Cheers for state Sen. Forrest Knox of Altoona, Kan. He wants a return to the values of TV show “Leave it to Beaver,” which ran from 1957 to 1963 (2-11, A4, “New foster care tier is proposed”).
The show was launched Oct. 4, 1957, exactly the same day as Sputnik. No doubt Knox wants to emulate the expanded school funding that followed this Russian scientific triumph. Pull out the stops. Give money to schools so we can remain competitive with such global competition.
The Beaver did live in seemingly idyllic circumstances. Could it be that his was not a truly real live town?
Never miss a local story.
Perhaps the income tax rates had something to do with this great environment. After all there was tremendous spending on infrastructure and other government programs.
The lowest marginal rate from 1957 to 1963 was 20 percent while the highest was 91 percent. Knox will be sure to demand an increase to the 2013 rates of 10 percent to 39.6 percent. How else can the Beaver support his lifestyle?
And, just like TV of the 1950s, everything can be in black and white again. Like our drinking fountains and bathrooms and lunch counters.
Golly gee, Knox. You are an inspiration.
Brownback of Oz
Oz has a new Wizard. This one is real and really treacherous.
Hiding behind a curtain of closed-mindedness, using smoke and mirrors to create a false reality, his name is Sam Brownback.
Shades of gray
The recent short interview of the author of “Fifty Shades of Grey” was laughable. Her answers are so disingenuous even she laughed.
Hooray for the Religious Alliance Against Pornography.
Laws on gun control
Now that Kansas Gov. Sam Brownback is abandoning protections for lesbians, gays, bisexuals and transgender people in the workplace, ask your Kansas legislators to please stand up for a discrimination-free workplace for LGBT workers. They could initiate legislation or support legislation to protect all people in our democracy.
Now that Brownback is courting gun manufacturers by striving to weaken the training requirements for concealed carry permit owners, ask your Kansas legislators to please stand up for high standards of training for such permits. A gun is a dangerous weapon.
Surely there should be a commensurate amount of training for guns as there is for owning and driving an automobile. Do something to protect the people of Kansas, the little children of Kansas, from the casual carry, use and storage of guns.
The legislators could initiate bills or support legislation to protect all people from the dangers of careless and thoughtless gun use.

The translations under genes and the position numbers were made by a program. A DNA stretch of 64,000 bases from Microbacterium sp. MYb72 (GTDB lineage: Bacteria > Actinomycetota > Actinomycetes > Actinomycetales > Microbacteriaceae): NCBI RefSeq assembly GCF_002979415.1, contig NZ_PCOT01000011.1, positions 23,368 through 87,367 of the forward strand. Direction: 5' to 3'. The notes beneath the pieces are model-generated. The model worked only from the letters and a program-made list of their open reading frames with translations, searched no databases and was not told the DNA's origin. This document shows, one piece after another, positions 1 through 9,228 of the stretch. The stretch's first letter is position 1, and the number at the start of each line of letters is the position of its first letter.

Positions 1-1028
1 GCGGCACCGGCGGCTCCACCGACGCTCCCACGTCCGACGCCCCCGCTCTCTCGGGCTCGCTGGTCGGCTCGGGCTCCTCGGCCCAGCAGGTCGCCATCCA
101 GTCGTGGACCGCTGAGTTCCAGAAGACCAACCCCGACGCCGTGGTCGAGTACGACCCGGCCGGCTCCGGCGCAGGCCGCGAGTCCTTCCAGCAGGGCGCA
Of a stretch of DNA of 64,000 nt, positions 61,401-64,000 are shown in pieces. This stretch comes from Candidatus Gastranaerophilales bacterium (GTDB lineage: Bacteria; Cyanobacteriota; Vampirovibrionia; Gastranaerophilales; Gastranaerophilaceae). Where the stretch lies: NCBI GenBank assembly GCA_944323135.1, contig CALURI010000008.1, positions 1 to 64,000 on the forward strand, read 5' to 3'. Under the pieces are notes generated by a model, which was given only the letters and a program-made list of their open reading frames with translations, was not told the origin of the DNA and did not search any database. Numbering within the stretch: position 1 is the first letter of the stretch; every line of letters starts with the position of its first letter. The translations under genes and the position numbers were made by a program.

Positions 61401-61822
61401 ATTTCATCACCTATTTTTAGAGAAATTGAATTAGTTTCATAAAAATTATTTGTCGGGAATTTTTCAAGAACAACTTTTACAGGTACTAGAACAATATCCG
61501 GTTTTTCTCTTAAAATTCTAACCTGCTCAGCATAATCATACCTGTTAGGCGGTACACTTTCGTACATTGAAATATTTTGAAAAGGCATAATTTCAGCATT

For societal good
President John Kennedy’s “Ask not...” speech incorrectly posed the purpose of a society by “begging the question.” A clearer query would be: Do you exist for the society, or does the society exist for you?
I am not talking about the extremes of a single party government nor a welfare state, but how each of us would answer this question honestly disregarding politics (there is no wrong answer).
An affirmative answer to the first would see a person born into an established culture where his duty would be to fit into the values prescribed. A “yes” to the latter would see a person born as an unique individual to whom the society’s responsibility would be to aid the individual in his personal quests.
All governments rely on force to compel obedience, in our case the law. We must be careful that no law will single out one side or the other but allow each of us to say “yes” to what we believe.
I personally have nothing against the gay community as I have friends and relatives that belong to this group. However, I feel that there should be a level playing field between the employment opportunities between state and private agencies.
I believe Kathleen Sebelius’ executive order when she was governor of Kansas made this impossible. Therefore, I am in favor of Gov. Sam Brownback’s actions as I think it re-established a level playing field.
The liberals should understand this concept.
Bob Sigman column
Bob Sigman’s Feb. 18 column, “The idea of a Kansas aqueduct isn’t all that far-fetched,” offering ill-advised support of a Kansas aqueduct is a Roman idea. A 360-mile trench across Kansas would be costly, unsightly, uneconomical and virtually impossible to gain the right of way.
A partly submerged pipeline would serve the same function at a fraction of the cost. Water via an aqueduct would evaporate at an alarming rate and have to be pumped to the higher elevations.
Rather than disturbing water levels from the Missouri River, a pipeline could be built alongside the Keystone XL pipeline and transport overflow water from the northern states. That alternative would solve several problems and give us more control over our fresh water supply.
Whatever the outcome, please be aware that the shortage of fresh water must be a most important concern and require the immediate attention of our federal and local governments.
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